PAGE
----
0% Proof

The recent announcement of prison reforms by David Cameron included an innovation which will be despised by many prisoners but which I myself warmly welcome: The introduction of alcohol detector tags for those on parole.

I am not in prison because of drink. That is, drink is not responsible for me being in prison, I am. However, drink was one of a number of factors which impaired my thinking, judgement, and decision making in life before prison, leading eventually to my conviction. Due to the fact that being ‘drunk’ was not the cause of me coming to prison, I have always been told that it is unlikely that, upon release, my parole license will have a no alcohol condition. I specifically asked if one could be put on at my own request, to give me extra encouragement to avoid alcohol, but was told that this would not be done because, bizarrely, they “cannot impose a license condition not to consume alcohol, only not to enter premises licensed to sell it, and that would mean not even going to the supermarket”. That didn’t sound right to me, but I had to accept what I was told and avoid alcohol once I am released by my own determination alone.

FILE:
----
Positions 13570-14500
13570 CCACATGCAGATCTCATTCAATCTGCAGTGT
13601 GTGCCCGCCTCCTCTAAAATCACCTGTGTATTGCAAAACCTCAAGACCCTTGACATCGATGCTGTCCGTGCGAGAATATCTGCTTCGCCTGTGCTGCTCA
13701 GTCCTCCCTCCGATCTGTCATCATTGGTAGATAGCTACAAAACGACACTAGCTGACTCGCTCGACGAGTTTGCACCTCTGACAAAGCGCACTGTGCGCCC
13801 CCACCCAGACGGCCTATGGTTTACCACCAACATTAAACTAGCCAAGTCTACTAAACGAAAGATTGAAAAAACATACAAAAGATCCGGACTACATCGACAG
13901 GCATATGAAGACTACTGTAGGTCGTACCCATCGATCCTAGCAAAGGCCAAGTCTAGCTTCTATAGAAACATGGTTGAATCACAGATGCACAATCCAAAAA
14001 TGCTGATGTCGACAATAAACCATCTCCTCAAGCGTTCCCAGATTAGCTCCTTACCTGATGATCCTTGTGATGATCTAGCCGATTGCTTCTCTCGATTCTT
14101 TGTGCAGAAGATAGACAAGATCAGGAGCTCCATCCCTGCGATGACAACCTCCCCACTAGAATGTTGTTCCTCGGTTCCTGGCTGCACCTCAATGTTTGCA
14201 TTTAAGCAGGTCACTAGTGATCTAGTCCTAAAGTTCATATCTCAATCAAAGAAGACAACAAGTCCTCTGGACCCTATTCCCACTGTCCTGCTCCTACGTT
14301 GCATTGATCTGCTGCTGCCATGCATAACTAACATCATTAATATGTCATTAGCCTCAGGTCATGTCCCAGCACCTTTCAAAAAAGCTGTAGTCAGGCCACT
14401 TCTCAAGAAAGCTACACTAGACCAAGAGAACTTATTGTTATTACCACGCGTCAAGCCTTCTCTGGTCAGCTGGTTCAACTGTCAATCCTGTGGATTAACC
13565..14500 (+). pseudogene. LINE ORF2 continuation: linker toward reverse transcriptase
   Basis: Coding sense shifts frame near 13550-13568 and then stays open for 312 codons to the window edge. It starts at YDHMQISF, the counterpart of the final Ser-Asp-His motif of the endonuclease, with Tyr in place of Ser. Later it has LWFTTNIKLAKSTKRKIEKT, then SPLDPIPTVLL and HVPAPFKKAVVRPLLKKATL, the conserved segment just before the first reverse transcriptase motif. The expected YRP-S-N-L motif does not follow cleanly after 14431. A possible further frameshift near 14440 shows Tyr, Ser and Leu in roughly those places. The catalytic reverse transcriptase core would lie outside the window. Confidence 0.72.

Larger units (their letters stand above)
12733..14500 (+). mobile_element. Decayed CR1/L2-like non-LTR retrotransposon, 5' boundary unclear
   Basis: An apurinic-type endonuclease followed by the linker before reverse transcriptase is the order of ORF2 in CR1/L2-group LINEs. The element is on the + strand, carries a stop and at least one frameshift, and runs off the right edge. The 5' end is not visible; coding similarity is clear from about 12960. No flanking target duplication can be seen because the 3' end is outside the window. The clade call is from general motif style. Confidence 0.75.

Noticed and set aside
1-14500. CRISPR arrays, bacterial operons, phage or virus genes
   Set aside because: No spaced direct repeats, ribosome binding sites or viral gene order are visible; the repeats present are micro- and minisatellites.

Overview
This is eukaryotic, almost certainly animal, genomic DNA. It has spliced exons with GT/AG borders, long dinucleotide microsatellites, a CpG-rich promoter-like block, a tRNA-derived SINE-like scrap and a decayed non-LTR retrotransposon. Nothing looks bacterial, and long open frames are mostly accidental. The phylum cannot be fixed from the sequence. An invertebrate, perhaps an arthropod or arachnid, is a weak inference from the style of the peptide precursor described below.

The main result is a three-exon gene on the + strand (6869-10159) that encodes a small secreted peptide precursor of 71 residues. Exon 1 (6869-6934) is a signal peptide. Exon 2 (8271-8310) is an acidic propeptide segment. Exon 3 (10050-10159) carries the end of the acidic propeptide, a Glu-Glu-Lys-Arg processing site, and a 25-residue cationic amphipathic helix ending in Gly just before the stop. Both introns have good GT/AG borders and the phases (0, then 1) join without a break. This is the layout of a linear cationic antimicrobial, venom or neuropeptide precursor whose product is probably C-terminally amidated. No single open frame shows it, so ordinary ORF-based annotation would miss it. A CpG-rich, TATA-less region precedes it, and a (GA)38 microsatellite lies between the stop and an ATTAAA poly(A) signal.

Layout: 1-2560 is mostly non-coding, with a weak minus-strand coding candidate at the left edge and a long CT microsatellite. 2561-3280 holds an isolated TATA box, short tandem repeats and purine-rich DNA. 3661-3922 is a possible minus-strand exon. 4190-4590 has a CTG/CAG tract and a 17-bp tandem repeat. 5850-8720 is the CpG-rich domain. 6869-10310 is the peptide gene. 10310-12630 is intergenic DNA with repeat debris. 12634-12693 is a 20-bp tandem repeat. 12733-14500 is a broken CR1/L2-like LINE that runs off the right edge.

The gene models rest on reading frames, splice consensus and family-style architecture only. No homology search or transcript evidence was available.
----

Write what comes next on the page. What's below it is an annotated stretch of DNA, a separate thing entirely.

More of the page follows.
The announcement that parolees will be banned from drinking alcohol and fitted with tags which can detect it by monitoring perspiration therefore comes as a pleasant surprise to me. It is exactly what I have been hoping for.

2 thoughts on “0% Proof

  1. It’s a pitty you dudley do right, did’nt think of avoiding alcohol earlier, parole should be abolished and guys like you should serve your full sentence

    • I agree that it is a pity that I didn’t recognise the effect that drinking and other things had upon my decision making when I was a child. Unfortunately that is the nature of such things as drink problems. At the time they don’t feel like a problem at all. They feel like the solution. As for your suggestion that parole should be abolished and guys like me serving the full sentence, I’m afraid this highlights a misnunderstanding of our justice system. There are some sentences (such as the IPP and discretionary life sentence) which have been imposed on thousands of people not necessarily because of the seriousness of their crimes but simply as a precautionary measure to ensure the parole board only release them when they have been rehabilitated. If parole were abolished these people would spend the rest of their lives in prison regardless of the fact that they may have rehabilitated themselves and be ready and able to reintegrate and give something back to society. Surely you aren’t saying that someone who got a precautionary IPP sentence for a teeenage burglary should die in jail?

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